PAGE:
• Extreme Snakes Tattoos (book title)

Collaborating poet Donna Frazier offered these prompts to Terry Wolverton:

• Babies may dangle temporarily (From interpretive exhibit on Descanso’s animals. The babies in question are opossums.)

• Reflected light, right-side up (From exhibit text on camera obscura)

• Hooker’s manzanita (arctostaphylus hooker, “wayside): Plant label

“Not by works of law” (Text from a garden visitor’s Bible.)

(Walking near the Haaga Gallery, I spotted a man carrying something under his arm that might be a journal, might be a book.
“Excuse me, is that a book you’re carrying?”
“Yes, it’s the Bible?”
“Would you mind opening it and turning to a random page?
[Pulls book from under his arm and starts to open it.]
“Are you seeking guidance?”
“No, it’s for a project.”
“So could you pick a random passage?”
“How about a NOT random passage? [turns with some intent to the back of the Bible.]
I glance at the pages he’s opened to and let my eyes focus on something. “Not by works of law” is what comes to the surface.)

We invite readers to write poems in response to one or more prompts (or the fevered writing that results from these prompts) and submit  in the Comments section. The best Reader Poem we receive by September 30 will be awarded a $25 prize.

September Collaborating Poet — Donna Frazier

Donna at the Ritz_poet1962cropGLYNN

In September, Donna Frazier will collaborate with Terry Wolverton on new dis•articulations poems. This month is special, because Donna and Terry’s collaborations, which took place earlier, will appear as part of the exhibition, “Oasis,” curated by John David O’Brien, that opens at Descanso Gardens on September 13. Donna and Terry will be reading from their work at the Gardens on September 13 at 3 p.m.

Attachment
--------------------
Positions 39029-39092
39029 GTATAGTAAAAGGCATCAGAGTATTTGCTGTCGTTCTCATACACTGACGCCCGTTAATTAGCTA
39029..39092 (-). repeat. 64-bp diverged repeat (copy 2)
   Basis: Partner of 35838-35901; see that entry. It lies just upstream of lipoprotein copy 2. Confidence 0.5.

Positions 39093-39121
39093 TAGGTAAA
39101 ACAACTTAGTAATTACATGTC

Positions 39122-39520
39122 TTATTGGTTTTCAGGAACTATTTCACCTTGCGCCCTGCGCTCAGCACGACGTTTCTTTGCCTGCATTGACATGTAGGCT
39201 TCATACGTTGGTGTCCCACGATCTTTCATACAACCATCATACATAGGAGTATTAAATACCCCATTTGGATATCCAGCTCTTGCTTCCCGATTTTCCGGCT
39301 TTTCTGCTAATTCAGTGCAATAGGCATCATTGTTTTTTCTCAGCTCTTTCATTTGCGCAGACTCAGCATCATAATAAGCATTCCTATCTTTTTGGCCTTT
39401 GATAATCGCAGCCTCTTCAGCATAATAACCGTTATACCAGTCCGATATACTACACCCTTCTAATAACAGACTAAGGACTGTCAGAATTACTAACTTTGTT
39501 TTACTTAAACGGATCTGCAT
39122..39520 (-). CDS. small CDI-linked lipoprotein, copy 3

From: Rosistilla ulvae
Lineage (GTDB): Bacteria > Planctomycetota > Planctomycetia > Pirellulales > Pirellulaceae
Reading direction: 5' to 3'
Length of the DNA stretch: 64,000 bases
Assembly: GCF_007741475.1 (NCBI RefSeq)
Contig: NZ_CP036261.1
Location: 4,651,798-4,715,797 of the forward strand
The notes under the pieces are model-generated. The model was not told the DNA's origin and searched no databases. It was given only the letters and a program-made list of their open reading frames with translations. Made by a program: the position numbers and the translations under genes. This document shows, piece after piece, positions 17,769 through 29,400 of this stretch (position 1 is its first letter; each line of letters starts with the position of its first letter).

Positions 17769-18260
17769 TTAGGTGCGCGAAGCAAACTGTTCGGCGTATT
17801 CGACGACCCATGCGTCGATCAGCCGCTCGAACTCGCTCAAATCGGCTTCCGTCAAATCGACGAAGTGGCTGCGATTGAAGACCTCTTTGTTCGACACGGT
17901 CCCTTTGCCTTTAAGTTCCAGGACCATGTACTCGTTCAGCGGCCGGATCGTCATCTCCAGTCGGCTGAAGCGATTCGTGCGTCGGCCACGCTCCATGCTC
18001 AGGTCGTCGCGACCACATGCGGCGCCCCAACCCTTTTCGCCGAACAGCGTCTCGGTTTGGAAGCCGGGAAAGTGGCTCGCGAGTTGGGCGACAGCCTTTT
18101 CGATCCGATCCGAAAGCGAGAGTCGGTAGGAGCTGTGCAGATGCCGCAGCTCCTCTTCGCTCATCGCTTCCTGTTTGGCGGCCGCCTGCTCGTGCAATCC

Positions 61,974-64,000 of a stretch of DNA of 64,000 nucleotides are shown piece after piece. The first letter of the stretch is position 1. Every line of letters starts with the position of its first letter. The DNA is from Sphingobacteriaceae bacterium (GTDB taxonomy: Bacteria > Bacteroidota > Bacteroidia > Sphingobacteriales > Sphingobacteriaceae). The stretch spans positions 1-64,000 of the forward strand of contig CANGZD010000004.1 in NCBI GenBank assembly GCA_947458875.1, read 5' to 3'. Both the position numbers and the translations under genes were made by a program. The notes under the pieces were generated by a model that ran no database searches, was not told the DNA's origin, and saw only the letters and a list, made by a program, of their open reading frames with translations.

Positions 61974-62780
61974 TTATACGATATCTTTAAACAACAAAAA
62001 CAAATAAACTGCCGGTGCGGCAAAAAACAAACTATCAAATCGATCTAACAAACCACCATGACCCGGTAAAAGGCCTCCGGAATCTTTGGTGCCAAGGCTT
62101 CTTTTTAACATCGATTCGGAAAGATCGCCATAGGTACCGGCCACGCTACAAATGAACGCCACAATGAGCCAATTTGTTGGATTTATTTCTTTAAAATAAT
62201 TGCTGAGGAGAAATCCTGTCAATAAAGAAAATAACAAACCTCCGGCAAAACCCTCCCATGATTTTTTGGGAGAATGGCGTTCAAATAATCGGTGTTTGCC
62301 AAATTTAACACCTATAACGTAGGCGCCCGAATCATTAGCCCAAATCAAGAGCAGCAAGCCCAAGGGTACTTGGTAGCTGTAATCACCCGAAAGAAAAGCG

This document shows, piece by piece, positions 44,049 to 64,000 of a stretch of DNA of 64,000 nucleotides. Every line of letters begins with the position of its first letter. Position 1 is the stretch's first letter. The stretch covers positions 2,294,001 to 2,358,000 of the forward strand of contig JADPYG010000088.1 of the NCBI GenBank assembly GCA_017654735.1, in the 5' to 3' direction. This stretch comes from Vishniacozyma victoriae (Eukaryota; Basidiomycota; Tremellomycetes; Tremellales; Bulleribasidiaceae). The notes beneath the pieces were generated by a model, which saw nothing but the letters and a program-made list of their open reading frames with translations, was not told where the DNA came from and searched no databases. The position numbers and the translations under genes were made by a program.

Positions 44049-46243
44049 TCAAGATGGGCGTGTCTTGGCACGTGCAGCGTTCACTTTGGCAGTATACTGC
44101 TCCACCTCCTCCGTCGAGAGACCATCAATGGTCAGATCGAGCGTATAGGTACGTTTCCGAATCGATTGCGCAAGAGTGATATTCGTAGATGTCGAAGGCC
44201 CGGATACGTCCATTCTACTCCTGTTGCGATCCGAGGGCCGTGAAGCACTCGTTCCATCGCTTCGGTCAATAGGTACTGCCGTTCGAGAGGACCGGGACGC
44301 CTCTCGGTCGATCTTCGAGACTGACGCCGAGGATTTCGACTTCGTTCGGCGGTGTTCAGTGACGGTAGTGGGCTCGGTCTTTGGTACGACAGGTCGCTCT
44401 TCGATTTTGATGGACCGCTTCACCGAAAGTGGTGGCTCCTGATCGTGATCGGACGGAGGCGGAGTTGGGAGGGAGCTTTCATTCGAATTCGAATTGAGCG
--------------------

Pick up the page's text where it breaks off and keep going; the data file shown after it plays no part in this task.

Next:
Donna Frazier: Realized early that poetry is an oasis for a nonlinear mind flying about in a linear world. Fell in love with it. Spent time with great teachers like William Matthews, Marie Ponsot and Terry Wolverton. Is always writing and editing, much of the time for other people, but in the best moments for her own muses. Has published work in places like Mudlark and First Things. A collection of her dreamy and practical inspiration for writers is on her website at

Winner, dis•articulations Reader Poem for August —Henry Medina


Henry Medina received his BA in English from Cornell University. When he is not writing for fun, he is playing with his chickens, bunnies and piglets on his farm. He is currently writing his first book, a collection of short stories.

His poem, “Invitation to CA Conrad” appeared on the site on August 19, 2015:

Henry will receive a $25 honorarium for the prize. We hope readers will be inspired to participate in this process by writing your own poems. Each month we’ll award a $25 prize for the best Reader Poem we receive.